DVD: The Innkeepers
One of the many things my long-suffering wife has long been suffering is my fascination with ghost stories and suspense movies that don't quite work. I take a professional interest in figuring out what went wrong with a near-miss in the genres and can, I fear, go on and on about it, sometimes greeting the poor woman the moment the alarm goes off with something like, "The quality level of a ghost story is in inverse proportion to the number of its boo-scares."
Last weekend, I watched The Inkeepers and, I'm not sure, but I think my wife may have moved out.
I so wanted to like this — even after I watched it and didn't like it, I still wanted to like it. An old-fashioned ghost story set in an all-but-empty inn: exactly my idea of a good time. And there is more talent on display in this little picture than in half a dozen bigger and better ones. Ti West, who wrote and directed, is clearly bubbling over with natural ability. He has a delightful sense of character and sense of humor and a strong instinct for what is now called the "slow burn," but was once called "storytelling." Sara Paxton — who seems to only take parts in which she gets brutally raped, killed, eaten or all of the above — is not only incredibly adorable but a charming actress. And Pat Healy is terrific.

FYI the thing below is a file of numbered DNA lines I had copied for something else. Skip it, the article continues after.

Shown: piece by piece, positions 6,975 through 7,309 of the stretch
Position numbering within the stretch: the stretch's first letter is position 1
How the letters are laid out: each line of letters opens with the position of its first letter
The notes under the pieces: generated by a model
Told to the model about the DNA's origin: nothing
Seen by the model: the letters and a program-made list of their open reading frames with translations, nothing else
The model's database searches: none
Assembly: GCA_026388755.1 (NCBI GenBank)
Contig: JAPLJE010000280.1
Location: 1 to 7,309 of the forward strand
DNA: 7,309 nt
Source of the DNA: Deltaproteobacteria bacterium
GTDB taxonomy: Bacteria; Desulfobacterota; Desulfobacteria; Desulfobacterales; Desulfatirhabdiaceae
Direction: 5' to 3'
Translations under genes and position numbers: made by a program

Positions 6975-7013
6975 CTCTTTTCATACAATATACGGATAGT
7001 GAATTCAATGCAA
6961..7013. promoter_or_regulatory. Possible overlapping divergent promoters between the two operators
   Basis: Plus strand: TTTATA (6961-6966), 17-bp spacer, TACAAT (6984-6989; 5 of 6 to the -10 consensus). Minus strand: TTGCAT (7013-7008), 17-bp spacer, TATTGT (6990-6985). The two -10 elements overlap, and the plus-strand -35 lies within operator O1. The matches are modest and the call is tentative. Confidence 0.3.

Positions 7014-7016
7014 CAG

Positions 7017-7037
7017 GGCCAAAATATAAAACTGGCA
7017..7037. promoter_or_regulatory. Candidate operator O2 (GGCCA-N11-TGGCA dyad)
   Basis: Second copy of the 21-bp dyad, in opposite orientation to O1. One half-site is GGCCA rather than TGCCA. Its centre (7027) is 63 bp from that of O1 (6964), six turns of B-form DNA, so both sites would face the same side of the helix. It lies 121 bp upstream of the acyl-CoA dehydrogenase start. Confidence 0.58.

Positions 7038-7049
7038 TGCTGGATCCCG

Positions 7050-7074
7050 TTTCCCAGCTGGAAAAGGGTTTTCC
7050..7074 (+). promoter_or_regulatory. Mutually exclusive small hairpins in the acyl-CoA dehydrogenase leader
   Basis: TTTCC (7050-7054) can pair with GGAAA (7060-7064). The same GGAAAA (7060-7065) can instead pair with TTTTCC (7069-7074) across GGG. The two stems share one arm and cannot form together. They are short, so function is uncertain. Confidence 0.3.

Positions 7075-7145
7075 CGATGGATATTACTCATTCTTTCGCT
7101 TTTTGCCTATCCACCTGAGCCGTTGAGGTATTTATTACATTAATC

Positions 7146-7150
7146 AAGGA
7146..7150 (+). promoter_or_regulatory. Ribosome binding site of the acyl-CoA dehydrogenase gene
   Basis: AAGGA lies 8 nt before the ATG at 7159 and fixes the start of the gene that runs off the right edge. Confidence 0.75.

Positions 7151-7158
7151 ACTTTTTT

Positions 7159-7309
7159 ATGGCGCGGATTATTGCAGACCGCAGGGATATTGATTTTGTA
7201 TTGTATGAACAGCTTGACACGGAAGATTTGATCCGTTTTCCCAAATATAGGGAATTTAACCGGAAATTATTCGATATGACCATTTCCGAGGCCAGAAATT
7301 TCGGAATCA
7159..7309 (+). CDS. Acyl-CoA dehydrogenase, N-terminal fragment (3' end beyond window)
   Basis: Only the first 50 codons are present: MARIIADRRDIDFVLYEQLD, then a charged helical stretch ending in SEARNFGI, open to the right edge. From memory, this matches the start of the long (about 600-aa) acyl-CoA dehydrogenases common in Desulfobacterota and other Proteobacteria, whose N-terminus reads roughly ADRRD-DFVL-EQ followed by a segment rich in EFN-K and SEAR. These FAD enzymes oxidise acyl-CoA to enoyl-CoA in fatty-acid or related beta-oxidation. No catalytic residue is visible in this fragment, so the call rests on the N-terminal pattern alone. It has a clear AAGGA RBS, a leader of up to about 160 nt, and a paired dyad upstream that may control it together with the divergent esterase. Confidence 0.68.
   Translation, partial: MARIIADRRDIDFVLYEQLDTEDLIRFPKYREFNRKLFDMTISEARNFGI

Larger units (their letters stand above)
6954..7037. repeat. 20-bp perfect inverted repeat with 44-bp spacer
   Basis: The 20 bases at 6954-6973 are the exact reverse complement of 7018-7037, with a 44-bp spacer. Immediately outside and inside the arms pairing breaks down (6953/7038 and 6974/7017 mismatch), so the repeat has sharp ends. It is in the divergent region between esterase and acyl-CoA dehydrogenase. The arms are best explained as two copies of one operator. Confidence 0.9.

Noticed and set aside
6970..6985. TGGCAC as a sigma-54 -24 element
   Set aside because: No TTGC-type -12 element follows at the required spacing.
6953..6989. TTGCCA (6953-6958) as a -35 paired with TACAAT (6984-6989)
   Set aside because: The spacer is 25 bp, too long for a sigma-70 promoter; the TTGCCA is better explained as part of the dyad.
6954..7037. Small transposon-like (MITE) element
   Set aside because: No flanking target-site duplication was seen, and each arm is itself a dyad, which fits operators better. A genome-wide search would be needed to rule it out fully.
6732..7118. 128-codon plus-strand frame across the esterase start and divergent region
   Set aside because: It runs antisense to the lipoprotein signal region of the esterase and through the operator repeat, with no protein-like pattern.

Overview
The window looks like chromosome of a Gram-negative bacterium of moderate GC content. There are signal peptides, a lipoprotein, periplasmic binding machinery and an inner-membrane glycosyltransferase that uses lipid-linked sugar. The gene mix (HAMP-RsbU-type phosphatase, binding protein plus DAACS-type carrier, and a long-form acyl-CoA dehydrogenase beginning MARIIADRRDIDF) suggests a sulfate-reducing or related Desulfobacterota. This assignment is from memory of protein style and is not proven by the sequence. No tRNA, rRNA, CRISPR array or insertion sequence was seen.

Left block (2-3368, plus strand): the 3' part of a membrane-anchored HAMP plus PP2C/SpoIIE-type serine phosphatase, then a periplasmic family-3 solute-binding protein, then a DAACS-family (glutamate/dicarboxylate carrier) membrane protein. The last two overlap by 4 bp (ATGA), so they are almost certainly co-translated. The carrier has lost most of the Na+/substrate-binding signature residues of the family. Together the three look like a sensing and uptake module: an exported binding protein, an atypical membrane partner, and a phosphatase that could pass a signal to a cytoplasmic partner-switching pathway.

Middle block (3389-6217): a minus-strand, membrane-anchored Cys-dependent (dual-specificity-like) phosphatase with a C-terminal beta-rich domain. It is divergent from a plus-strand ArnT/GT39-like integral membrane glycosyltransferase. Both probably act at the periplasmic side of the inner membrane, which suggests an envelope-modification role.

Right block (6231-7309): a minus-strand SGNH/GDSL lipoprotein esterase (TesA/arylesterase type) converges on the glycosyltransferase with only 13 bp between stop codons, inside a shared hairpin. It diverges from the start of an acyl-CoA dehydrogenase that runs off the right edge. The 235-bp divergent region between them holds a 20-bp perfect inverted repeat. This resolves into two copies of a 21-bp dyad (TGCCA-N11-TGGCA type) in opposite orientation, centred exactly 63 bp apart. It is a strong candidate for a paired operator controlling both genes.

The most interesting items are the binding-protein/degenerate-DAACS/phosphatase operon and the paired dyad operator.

But the film just doesn't work. I love a slow build-up — but it's gotta be there for a reason. There's not enough story here to justify the time taken to tell it. And those cheap boo-scares that turn out to be nothing — they've gotta go, each and every single one of them. And when the real scares do come, they're only okay. Creepy enough to watch, but we've seen em before. And a real scare should be scary in conception so that it lasts after the movie is over. After this was over, I forgot it entirely.